I'm sorry you were subject to unequal treatment by your parents. That can be hard on a sibling relationship. There was a bit of that for my siblings and I, too. Dad is very old school in his thinking about male and female roles. My siblings and I are not. At all. Whilst I was the one keen to drive and work and things like that, it was my brother (who wasn't interested or especially competent) he invited to go and work on the farm with him for a bit, and it was my brother he bought a car (though he didn't want to drive and years later still doesn't), while I was only told condescendingly "a motor car's a big responsibility" when I told him I was getting my licence. That sort of thing has been really frustrating, but we thankfully were able to set aside parental attitudes when relating to each other, and over the years Dad has watched me get where I'm going in spite of his attitude, and I think is growing to respect me in his own way. Sadly I think my sister was much more sensitive to the lack of support and still doesn't drive or work or have much confidence to do those things, though there are signs she wants to do both. I encourage her as much as I can.

    ...And is there ever enough pudding? Nay, methinks not. Sticky date for me, or rice pudding.

  17. lookingforme
    lookingforme avatar
    666 posts
    13 May 2016 in reply to Blue's Clues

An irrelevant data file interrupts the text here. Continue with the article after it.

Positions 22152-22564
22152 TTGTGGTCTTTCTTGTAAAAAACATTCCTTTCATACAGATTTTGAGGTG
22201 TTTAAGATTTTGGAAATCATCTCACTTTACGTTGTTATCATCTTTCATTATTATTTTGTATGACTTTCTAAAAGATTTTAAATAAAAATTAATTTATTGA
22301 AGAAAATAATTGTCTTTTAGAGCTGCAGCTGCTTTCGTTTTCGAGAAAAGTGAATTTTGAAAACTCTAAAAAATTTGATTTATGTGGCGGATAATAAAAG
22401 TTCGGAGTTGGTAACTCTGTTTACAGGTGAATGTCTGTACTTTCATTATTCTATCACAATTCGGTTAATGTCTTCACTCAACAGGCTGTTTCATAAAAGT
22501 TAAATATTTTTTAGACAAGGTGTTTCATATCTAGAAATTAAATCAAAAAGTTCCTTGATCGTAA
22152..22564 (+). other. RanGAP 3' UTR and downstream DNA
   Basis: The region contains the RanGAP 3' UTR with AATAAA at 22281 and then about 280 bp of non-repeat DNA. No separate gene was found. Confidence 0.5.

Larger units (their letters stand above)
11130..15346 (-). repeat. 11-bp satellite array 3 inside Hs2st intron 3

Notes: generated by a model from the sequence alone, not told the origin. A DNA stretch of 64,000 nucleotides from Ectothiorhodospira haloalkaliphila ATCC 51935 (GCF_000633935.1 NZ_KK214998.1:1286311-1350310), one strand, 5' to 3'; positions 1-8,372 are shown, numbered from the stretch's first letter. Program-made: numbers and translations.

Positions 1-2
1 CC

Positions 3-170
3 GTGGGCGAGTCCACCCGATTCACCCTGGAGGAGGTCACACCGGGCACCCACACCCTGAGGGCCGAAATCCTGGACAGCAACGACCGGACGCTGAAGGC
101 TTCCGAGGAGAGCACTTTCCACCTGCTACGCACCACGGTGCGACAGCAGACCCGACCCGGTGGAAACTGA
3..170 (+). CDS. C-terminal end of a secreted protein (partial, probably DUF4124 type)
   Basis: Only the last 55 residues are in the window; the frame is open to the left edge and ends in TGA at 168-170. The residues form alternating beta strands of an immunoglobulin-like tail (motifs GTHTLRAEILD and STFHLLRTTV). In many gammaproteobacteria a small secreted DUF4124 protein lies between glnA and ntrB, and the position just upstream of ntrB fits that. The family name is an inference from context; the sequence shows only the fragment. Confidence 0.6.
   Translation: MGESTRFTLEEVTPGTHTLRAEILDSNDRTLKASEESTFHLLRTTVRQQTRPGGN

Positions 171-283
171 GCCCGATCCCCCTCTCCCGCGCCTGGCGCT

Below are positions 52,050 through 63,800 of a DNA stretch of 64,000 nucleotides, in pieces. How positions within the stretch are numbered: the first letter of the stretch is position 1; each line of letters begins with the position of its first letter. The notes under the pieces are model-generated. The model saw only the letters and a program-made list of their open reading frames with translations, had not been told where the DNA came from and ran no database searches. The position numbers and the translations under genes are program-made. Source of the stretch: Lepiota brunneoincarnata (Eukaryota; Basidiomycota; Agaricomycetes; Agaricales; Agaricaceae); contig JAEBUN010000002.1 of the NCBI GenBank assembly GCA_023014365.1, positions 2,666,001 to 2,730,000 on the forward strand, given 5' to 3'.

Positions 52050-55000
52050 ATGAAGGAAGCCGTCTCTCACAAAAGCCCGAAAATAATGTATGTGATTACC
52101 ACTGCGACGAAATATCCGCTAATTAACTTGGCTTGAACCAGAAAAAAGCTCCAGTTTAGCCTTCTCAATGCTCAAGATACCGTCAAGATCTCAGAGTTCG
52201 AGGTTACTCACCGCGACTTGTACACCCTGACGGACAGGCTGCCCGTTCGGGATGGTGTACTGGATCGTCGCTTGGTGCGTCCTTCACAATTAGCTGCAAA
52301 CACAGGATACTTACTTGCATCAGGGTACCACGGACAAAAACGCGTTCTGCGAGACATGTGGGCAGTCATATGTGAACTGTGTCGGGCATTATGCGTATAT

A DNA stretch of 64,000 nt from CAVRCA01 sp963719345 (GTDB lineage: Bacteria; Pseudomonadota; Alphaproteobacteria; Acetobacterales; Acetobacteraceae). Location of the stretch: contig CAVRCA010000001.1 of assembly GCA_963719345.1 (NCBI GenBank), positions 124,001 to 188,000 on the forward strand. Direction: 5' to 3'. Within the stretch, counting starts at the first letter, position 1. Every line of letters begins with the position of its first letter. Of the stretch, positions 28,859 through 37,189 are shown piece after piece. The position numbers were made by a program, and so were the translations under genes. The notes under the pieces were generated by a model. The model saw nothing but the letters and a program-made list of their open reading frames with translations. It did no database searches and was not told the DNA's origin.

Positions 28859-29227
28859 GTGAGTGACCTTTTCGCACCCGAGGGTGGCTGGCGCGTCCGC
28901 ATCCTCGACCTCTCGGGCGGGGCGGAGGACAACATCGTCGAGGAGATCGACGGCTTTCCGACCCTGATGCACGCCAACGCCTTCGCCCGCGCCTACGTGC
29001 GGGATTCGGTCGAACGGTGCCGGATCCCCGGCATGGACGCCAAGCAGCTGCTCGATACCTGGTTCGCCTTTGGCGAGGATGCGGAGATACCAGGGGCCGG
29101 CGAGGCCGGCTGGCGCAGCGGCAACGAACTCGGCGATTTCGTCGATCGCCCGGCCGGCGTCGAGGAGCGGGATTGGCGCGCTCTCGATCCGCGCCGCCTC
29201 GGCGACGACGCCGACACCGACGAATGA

Pudding is great...might get me some more.

    Distance is definitely the safest for me, but it won't happen for a year max (I hope). So, I'm trying to stay sane and safe in the mean time...though it seems to get harder every day.

    I know I'm hard on myself...I don't know how to stop, I don't know if I want to because it's the thing that pushes me to keep trying for things that I want, and on good days, I can achieve a lot. But, with the forgiveness...I don't know how to forgive self abuse in all the forms they took, because each time it was a choice (though it felt like I didn't have any). I let it get out of control. The counter argument is that my brain didn't develop proper coping mechanisms, culminating in that behaviours, or the depression did it, which means I don't have control. Which one is worse? You know?

    I'm sorry you went through that as well, but I'm glad your siblings don't thinkin that way. And the fact that you have accomplished things in spite of the discrimination, it's a testament to your character nd perseverance. Things that can help to remember when you feel depressed. I'm sorry that your sister feels stuck though. You're a good sis to encourage her.

    My brother comes to my aid sometimes, but he doesn't treat me as his equal, which is why I couldn't handle it. Actually, after formally leaving Aus last year,I visited in Jan, that's when the slippery slope of depression started up again this year, because I thought I was doing okay before this point. The day we landed (because we went back to the homeland for Christmas and I went back to Aus with the bro), he sighed this huge sigh of relief saying he as so glad he didn't have to deal with the parents anymore, and that set it off. Just the thought of it for another year brought me so down. Then I realised that except for the three friends that I ended up with after filtering it down through the years, everyone else there who knew the both us; family and family friends, they all knew me in relation to him. Like I wasn't even my own person. Even at my cousin's wedding, she met her husband at a party that we both held. And in that ceremony he was the only one mentioned, his party at his house when they met. That hurt. They met again at his dad's party, and then at his mum's party. Etc. I felt like I didn't exist. And now that I'm here and don't know anyone, I'm practically confirming it everyday.